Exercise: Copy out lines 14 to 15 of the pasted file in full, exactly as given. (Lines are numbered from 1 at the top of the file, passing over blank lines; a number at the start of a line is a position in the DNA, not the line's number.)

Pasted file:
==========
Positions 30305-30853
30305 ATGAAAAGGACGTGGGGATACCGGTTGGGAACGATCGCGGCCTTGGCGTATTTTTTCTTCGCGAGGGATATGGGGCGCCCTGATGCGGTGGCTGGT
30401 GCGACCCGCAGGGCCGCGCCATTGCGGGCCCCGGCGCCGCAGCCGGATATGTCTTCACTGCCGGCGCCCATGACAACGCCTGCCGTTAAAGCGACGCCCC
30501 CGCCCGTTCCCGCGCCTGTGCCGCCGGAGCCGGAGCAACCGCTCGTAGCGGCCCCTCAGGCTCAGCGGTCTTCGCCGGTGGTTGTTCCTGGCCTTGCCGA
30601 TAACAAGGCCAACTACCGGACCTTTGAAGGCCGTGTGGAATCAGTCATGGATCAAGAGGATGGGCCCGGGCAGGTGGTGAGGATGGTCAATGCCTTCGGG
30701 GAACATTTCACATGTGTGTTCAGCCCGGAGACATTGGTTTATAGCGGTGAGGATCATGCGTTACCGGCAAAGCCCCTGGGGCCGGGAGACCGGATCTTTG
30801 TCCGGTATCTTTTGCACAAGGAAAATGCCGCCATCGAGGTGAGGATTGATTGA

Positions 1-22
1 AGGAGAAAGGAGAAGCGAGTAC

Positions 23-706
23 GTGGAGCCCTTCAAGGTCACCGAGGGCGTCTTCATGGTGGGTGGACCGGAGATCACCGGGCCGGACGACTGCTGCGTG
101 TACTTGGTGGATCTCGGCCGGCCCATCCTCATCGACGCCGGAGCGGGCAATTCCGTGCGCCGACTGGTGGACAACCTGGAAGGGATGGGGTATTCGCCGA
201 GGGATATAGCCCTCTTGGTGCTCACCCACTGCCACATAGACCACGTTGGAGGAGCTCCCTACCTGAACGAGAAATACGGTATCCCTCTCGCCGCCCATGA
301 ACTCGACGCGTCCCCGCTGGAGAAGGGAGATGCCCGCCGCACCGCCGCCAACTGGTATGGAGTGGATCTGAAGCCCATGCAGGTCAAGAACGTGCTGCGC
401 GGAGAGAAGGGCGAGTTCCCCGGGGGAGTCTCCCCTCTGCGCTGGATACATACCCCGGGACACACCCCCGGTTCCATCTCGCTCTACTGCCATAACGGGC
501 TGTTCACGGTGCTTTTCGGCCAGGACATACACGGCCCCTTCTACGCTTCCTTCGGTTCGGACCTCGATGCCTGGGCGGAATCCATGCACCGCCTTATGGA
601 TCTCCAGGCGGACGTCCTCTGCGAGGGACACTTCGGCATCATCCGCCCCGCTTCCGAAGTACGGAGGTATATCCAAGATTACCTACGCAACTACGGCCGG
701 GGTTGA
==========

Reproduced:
301 ACTCGACGCGTCCCCGCTGGAGAAGGGAGATGCCCGCCGCACCGCCGCCAACTGGTATGGAGTGGATCTGAAGCCCATGCAGGTCAAGAACGTGCTGCGC
401 GGAGAGAAGGGCGAGTTCCCCGGGGGAGTCTCCCCTCTGCGCTGGATACATACCCCGGGACACACCCCCGGTTCCATCTCGCTCTACTGCCATAACGGGC